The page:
The nation's mortgage delinquency rate for loans 60 days or more overdue continued its steady decline in the fourth quarter of 2014, falling to 3.29 percent – representing a 14 percent drop from the same quarter in 2013 (3.84 percent), according to TransUnion's latest mortgage report released Wednesday.
Q4 was the 12th straight quarter in which the mortgage delinquency rate declined, according to TransUnion.
"The mortgage delinquency rate continues to be well controlled as it slowly recedes to pre-recession levels, driven primarily by the ongoing clearance of the foreclosure backlog. More recent vintages have been performing exceptionally well," said Ezra Becker, vice president of research and consulting in TransUnion’s financial services business unit. "A bigger story this past quarter is the continued rise in mortgage balances. Much of this gain can be attributed to those consumers who took advantage of a low interest rate environment to purchase homes with jumbo mortgage loans. The share of these loans amongst all mortgage originations increased by 8% in Q3 2014 from 6.8% in Q3 2013 and 5.8% in Q3 2012."
Miami experienced the largest year-over-year decline in delinquency rate among metro areas with a drop from 10.4 percent in Q4 2013 down to 7.18 percent in Q4 2014 (a decline of 30.9 percent). Two more major metro areas that experienced year-over-year double digit declines in delinquency rate in Q4 were Los Angeles (from 3.06 percent to 2.4 percent, a 21.5 percent decline) and Boston (from 3.08 percent down to 2.69 percent, a decline of 12.8 percent).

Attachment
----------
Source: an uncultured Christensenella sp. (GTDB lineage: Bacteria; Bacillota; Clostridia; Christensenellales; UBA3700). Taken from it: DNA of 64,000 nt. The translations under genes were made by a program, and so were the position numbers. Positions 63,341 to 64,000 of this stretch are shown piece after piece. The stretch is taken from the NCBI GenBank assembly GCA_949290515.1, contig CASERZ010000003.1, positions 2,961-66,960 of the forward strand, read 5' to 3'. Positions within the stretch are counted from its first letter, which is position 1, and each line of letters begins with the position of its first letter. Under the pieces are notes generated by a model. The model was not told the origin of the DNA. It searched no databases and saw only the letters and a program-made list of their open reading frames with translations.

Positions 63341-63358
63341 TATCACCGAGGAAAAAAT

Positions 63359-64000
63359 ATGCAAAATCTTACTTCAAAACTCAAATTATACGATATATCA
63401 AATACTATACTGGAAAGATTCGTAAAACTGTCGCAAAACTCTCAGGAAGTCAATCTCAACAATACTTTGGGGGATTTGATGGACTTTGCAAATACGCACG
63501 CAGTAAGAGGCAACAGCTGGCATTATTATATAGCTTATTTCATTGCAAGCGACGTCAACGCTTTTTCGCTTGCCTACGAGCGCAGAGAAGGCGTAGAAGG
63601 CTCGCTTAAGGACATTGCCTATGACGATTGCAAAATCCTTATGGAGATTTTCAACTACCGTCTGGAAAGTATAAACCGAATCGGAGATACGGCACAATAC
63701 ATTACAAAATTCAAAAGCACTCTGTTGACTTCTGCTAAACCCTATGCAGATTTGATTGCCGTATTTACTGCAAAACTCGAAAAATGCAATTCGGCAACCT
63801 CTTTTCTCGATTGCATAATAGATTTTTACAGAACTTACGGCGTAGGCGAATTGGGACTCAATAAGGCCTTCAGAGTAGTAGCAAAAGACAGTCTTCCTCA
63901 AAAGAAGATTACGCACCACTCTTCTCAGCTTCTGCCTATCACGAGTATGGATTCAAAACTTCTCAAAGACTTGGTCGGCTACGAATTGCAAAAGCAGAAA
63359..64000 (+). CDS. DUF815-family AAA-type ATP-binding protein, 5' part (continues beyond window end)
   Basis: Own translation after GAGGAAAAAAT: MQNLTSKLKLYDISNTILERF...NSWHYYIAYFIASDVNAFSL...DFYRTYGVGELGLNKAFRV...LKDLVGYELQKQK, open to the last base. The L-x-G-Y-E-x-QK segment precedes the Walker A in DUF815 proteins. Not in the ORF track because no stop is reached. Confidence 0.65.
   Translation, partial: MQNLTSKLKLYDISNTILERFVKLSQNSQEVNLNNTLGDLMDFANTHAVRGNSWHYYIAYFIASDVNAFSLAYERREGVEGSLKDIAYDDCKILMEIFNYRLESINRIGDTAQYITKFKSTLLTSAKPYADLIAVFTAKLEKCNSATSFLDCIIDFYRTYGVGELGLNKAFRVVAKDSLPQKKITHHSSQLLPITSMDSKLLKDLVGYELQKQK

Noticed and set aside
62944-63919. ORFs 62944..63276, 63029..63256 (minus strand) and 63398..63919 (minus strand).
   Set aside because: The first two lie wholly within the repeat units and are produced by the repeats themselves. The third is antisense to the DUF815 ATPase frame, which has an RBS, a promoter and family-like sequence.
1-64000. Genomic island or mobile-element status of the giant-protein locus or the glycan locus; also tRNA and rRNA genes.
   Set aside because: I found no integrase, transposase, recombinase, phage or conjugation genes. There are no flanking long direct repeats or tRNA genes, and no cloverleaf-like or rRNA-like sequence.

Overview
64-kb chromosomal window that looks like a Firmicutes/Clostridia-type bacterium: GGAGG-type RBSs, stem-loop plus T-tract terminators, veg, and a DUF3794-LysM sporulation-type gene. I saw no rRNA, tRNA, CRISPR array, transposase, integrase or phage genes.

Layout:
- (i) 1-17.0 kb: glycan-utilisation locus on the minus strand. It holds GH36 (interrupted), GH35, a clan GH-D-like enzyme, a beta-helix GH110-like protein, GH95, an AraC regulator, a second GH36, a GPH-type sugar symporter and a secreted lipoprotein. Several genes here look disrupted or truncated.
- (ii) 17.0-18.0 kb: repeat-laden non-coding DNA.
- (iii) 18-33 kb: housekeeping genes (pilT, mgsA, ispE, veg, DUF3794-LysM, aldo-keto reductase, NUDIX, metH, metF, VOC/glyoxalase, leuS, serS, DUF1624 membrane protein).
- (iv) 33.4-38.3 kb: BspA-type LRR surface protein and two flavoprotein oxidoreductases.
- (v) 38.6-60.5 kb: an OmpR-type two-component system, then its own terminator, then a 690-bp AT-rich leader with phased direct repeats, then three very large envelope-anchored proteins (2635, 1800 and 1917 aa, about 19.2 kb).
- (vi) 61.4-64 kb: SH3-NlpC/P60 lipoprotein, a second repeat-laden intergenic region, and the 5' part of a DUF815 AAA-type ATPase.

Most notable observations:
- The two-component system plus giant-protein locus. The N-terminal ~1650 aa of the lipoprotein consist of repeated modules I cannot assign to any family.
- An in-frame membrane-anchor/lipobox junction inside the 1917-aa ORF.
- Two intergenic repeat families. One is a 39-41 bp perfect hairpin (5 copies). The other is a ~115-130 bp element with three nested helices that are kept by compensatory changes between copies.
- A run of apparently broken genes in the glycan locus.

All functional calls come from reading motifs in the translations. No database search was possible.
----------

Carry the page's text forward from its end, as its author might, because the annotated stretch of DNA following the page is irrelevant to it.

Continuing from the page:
"These are significant data points, because they show that mortgage delinquency rates continue to drop across the country—both in those markets with elevated delinquencies and in those that have already experienced major drops," Becker said.
The age group that saw the largest year-over-year decline in mortgage delinquency rate in Q4 was the age 30 and under group, which saw a 2.92 percent rate in Q4 2013 fall down to 2.21 percent in Q4 2014, a drop of 24.3 percent. But while delinquency rates dropped year-over-year for all age groups, debt levels increased. The under-30 group of consumers saw a the largest debt-to-borrower increase, from $149,778 in Q4 2013 up to $151,692 in Q4 2014, according to TransUnion.
There were 53.2 million mortgage accounts nationwide as of the end of Q4 2014, according to TransUnion – a slight increase from 52.9 million in the same quarter in 2013. However, Q4 2014's total was more than six million fewer than the same quarter in 2009 (59.6 million).